‘Campus Courts in Court’: New legal scholarship from KC Johnson and FIRE’s Samantha Harris

January 9, 2020

In state and federal courts nationwide, campus disciplinary procedures are being tested by a wave of lawsuits filed by students in the wake of the 2011 “Dear Colleague” letter on campus sexual misconduct from the Department of Education’s Office for Civil Rights. 

As Samantha Harris, FIRE’s Vice President for Procedural Advocacy, has repeatedly documented in this space, judges are continuing to weigh hundreds of claims precipitated by institutional responses to alleged student sexual misconduct — and the ramifications of their rulings for student rights will be felt for years to come.

That’s why FIRE is proud to announce that Samantha and Brooklyn College Professor KC Johnson have published new legal scholarship surveying the impact of this litigation in the latest issue of the New York University Journal of Legislation and Public Policy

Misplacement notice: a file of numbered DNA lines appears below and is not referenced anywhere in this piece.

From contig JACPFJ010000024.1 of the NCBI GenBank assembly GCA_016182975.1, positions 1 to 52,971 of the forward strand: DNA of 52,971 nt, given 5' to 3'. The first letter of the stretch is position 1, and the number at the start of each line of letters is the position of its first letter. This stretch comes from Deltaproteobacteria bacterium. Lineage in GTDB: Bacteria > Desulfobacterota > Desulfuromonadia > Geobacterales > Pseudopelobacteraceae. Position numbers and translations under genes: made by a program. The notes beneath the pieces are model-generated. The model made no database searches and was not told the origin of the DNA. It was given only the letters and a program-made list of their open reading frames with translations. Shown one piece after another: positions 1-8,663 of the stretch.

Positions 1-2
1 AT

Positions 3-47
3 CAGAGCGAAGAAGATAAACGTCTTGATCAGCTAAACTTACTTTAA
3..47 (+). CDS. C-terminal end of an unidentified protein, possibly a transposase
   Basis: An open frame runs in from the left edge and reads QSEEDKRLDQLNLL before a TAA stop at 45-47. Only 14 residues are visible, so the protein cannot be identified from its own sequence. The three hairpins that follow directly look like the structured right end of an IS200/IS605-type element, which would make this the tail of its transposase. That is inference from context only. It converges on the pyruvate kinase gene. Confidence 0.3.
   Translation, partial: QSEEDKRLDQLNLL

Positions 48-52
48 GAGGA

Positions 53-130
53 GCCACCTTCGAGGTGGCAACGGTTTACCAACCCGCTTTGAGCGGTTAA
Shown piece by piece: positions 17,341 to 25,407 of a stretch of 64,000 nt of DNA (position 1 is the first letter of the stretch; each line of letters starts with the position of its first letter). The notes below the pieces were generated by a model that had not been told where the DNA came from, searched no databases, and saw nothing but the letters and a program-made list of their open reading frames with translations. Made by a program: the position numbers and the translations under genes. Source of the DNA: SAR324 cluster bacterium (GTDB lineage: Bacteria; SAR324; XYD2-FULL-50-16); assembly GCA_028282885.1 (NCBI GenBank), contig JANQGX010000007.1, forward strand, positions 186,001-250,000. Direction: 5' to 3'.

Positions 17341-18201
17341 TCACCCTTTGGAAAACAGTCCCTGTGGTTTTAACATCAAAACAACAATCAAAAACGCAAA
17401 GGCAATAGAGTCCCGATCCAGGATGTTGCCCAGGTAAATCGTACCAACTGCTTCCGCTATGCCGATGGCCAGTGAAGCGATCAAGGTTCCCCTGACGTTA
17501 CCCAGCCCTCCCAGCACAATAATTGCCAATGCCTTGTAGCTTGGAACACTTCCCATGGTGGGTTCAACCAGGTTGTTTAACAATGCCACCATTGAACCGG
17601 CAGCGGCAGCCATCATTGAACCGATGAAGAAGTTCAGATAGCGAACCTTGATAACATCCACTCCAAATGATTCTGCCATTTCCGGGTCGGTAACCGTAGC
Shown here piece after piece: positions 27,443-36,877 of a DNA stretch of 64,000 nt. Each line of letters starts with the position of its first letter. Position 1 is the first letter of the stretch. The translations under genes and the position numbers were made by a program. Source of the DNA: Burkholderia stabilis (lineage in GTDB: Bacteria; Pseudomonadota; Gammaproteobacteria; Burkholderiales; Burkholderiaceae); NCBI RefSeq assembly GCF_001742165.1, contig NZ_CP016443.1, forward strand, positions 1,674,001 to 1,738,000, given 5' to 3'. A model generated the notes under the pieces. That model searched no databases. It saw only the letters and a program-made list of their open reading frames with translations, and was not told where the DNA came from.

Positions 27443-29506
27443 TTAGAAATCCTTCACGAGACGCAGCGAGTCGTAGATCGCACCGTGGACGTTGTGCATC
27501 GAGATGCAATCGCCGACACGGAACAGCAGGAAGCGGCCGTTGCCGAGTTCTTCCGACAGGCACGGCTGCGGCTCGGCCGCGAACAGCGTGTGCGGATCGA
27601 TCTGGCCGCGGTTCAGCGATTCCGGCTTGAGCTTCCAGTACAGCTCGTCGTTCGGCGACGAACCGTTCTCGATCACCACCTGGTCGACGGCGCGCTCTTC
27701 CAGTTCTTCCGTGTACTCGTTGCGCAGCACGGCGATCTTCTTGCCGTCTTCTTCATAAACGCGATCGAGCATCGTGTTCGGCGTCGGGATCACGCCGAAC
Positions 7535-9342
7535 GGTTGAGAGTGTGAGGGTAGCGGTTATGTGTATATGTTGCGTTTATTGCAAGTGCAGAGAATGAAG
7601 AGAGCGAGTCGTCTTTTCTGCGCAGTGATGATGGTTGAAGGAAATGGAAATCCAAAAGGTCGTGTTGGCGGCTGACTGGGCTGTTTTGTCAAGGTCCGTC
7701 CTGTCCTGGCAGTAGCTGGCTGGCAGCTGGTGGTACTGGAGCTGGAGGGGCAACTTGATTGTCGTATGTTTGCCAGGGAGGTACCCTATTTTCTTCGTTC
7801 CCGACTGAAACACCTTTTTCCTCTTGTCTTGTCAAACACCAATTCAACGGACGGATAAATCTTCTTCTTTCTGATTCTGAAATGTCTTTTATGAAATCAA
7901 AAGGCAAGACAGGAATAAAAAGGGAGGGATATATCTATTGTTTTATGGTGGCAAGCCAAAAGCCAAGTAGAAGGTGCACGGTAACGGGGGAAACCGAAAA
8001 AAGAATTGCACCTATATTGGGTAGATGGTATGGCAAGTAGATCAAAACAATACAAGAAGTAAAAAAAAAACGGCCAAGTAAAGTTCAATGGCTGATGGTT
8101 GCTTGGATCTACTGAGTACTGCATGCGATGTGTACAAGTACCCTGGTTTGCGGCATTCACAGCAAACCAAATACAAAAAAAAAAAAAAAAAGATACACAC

In their new article, “Campus Courts in Court: The Rise in Judicial Involvement in Campus Sexual Misconduct Adjudications,” Samantha and KC find that despite their traditional deference to campus procedures, “courts have increasingly intervened” in litigation concerning student sexual misconduct, “perhaps startled by the indifference to fairness and the pursuit of truth of academic institutions that in all other capacities champion both concepts.” 

After tracing the history of case law concerning student sexual misconduct and explaining the procedural changes on campus mandated by OCR’s 2011 letter, the authors conduct a detailed analysis of recent rulings, providing readers with a close examination of the precedent as it continues to evolve and an appendix listing relevant cases organized by their holding. Samantha and KC close by offering rebuttals to commentators who argue that the recent holdings are of limited significance.

Making sense of the shifting legal landscape after this flood of litigation is of paramount importance not only for civil liberties organizations like FIRE, but also for students, faculty, administrators, attorneys, and the general public. Samantha and KC’s new article is an excellent way to begin to do so.